Why are your workshops based on poetry?
I got that same question from the museum. [Laughs] Poetry is an instrument to question our use of language and words, and by doing so, we question our reality. Most people think poetry is a very subtle, unoffensive genre. On the contrary, it’s very political and disruptive, as it seeks to change a reader’s views on life. We change our reality when we start to think things differently, to name those thoughts in a different way, and therefore, we understand other realities better and create new ones. So, we will listen and learn with writing. It’s all a social experiment.
The Penn Museum is being strongly criticized for its role with oppressed and colonized communities, especially after its handling of the Africa family remains. In the midst of these questions, what’s your role as the resident artist?
The museum didn’t pick a migrant, Latino artist randomly. The museum is afraid as it deeply questions its identity and purpose. It’s a centuries-old institution based 100% on colonialism, when white men used to dictate the narrative around an object they stole and took from others. Now that we are learning to decolonize our identities and to question authority, migrants, Latinos, and other American community members are holding these large institutions like the museum accountable, which is pushing them to collapse, adapt, or reframe themselves.
It would have been a very big blow to society if the museum didn’t have the courage to name an artist who had the independent background to deeply criticize them. That uncomfortable circumstance of questioning the museum’s identity is what it takes to make a difference. Because, when we become stagnant, we perish with time. Identity is a river not a lake. So, when the museum questions its identity and the communities question their identities, there is a strong connection that could lead to a real conversation around who we are and where we are headed.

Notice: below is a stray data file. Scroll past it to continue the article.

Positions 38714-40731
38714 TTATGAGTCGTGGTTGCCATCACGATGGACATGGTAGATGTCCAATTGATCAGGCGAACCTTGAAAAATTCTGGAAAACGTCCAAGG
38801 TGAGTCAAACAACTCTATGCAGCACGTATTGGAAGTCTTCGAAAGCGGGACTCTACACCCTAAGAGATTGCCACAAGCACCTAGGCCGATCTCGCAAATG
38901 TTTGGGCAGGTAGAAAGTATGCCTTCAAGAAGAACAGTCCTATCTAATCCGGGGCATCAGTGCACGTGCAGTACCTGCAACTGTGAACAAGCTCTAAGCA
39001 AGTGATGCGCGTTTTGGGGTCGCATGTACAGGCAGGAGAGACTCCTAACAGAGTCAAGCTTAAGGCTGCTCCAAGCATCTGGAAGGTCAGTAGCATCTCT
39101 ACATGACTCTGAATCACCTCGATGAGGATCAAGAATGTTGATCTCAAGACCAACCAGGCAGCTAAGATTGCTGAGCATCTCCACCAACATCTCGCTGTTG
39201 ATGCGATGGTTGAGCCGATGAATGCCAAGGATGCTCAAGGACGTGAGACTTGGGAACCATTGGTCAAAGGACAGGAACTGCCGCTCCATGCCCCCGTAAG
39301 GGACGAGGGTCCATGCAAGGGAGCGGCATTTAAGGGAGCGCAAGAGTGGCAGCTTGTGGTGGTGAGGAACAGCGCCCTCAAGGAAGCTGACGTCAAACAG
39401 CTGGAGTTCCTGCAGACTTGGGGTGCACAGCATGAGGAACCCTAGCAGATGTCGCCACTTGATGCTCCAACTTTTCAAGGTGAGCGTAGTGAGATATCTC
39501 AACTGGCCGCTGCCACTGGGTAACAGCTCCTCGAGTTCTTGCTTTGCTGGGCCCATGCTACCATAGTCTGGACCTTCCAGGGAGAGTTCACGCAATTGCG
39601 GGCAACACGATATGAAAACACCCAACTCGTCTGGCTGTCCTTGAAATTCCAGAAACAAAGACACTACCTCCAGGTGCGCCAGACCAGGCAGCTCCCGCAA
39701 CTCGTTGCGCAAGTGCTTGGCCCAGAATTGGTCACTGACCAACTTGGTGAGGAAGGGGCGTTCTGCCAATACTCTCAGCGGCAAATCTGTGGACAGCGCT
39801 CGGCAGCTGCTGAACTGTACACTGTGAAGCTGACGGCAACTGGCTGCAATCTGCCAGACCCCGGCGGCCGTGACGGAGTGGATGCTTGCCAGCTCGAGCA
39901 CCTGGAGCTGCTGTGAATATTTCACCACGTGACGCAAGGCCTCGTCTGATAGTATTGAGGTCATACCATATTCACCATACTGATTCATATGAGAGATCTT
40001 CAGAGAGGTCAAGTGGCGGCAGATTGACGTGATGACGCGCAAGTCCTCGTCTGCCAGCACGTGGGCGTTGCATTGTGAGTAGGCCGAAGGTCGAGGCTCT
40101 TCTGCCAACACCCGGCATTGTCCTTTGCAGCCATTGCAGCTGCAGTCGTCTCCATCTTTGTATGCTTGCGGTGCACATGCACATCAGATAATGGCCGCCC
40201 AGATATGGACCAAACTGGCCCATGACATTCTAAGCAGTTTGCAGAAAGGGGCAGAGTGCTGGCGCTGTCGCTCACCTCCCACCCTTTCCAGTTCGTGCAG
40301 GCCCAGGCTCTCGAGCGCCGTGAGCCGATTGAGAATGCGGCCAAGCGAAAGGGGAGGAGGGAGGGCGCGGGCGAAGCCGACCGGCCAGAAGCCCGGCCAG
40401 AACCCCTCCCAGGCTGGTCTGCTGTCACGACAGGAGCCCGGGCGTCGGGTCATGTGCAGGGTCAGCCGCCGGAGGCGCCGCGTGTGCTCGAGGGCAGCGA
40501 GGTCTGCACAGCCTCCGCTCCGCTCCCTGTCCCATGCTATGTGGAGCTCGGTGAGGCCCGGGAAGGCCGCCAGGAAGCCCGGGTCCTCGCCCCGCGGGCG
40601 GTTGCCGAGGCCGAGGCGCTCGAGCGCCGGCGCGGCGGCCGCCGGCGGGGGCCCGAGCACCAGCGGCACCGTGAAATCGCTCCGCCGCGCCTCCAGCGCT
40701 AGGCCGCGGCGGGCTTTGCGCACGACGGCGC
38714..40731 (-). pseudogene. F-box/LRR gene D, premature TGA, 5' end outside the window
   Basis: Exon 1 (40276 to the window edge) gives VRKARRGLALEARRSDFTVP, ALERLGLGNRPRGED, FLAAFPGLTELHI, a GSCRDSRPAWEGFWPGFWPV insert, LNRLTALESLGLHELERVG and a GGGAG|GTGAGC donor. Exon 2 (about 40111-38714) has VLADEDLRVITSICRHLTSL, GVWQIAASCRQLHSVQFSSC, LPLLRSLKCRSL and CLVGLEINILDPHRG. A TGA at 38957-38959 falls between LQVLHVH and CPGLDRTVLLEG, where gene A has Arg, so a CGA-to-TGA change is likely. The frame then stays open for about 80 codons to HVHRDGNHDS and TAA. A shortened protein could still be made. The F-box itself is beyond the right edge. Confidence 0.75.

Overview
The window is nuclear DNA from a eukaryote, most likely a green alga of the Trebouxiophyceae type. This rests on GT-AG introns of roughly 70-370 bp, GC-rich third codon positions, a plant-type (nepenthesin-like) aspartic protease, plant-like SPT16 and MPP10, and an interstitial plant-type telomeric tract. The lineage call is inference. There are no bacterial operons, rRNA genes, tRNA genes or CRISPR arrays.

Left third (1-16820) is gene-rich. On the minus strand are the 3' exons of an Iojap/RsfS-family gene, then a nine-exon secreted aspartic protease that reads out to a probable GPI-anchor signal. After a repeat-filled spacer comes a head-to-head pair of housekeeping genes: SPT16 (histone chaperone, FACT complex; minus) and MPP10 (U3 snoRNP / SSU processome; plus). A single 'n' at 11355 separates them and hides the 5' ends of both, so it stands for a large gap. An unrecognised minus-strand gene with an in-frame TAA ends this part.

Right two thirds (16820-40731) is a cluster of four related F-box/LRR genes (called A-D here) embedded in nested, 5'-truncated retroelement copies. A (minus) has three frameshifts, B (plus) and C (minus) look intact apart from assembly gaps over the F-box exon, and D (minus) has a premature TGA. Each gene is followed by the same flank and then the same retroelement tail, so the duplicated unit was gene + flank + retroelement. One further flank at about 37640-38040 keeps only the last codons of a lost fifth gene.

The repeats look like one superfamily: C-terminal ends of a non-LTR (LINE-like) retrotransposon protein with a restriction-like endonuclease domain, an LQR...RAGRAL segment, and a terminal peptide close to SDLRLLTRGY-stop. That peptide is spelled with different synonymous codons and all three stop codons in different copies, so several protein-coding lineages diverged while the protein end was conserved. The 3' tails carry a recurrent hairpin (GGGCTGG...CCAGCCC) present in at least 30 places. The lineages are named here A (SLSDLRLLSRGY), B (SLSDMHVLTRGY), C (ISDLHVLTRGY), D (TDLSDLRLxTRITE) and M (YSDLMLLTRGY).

In this moment, when the museum is working hard on transforming itself and trying to better connect with the communities, I have the great responsibility to build bridges and roads. We tend to create all these walls around us instead of imagining the ways in which we can connect. We know communities are not static. They can be created anywhere and transformed in many ways. That’s what I’m here for.
How do you plan on getting those conversations going?
The community leaders play an essential role here. They have been nourishing and assisting community members for the longest, so no one has a better sensibility than they do. With their support, we’ve been building the logistics and programming needed to host the free poetry workshops and the Spanish open house sessions that we look forward to offering. I’m really excited about the book we look forward to publishing with the poems we produce during the workshops.
What do you expect to achieve during your residency?
The most important of all goals is to encourage folks to transcend without fear. To not be afraid of poetry, of other people’s opinions and criticism, of our past and history. We are all taking risks with this residency program, as we question our identities and open up to this dialogue and its uncomfortable feedback. If we want to find each other at some point along the way, we all need to walk the path.